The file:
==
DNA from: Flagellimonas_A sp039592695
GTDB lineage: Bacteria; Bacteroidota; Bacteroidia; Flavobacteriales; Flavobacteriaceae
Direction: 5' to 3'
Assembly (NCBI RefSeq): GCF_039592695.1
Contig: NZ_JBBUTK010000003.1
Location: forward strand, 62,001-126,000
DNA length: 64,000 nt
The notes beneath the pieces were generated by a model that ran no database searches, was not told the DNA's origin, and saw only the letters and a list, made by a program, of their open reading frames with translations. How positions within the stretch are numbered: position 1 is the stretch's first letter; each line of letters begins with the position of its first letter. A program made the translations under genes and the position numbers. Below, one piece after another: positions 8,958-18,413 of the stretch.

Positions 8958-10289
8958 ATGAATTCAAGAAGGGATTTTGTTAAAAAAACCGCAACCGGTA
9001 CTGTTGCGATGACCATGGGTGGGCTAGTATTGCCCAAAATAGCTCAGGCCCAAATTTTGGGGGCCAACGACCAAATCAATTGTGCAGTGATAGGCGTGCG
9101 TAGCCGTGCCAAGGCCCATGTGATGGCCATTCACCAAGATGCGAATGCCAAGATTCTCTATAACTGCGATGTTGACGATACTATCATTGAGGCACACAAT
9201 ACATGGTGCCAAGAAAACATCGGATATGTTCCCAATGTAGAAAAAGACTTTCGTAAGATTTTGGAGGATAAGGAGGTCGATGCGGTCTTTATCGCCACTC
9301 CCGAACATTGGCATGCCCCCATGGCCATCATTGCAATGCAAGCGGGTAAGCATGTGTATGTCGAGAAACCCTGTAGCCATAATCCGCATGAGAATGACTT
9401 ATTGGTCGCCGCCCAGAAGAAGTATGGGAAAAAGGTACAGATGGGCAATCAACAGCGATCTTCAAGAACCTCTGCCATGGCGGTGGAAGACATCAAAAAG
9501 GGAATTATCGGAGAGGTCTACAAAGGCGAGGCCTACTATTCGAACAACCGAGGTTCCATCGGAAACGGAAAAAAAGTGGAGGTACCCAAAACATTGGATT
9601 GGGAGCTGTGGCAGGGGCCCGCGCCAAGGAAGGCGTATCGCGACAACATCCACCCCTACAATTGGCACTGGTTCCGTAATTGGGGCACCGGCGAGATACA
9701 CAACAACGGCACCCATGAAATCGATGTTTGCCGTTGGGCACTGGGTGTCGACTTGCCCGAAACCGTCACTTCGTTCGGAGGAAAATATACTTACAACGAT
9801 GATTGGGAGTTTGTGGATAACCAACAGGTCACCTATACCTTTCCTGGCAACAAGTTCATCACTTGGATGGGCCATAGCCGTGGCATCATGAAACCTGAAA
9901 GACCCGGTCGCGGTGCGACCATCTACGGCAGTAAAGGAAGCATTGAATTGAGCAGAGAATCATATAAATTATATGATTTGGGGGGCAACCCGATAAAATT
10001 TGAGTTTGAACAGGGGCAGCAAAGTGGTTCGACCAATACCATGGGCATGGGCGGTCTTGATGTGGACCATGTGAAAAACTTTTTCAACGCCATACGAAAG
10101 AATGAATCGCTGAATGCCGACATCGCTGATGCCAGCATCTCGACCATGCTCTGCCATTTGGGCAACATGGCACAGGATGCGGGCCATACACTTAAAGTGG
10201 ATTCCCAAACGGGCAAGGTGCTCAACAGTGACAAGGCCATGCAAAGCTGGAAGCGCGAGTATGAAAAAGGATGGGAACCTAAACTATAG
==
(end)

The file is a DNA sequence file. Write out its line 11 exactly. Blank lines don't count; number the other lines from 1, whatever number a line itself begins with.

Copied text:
9001 CTGTTGCGATGACCATGGGTGGGCTAGTATTGCCCAAAATAGCTCAGGCCCAAATTTTGGGGGCCAACGACCAAATCAATTGTGCAGTGATAGGCGTGCG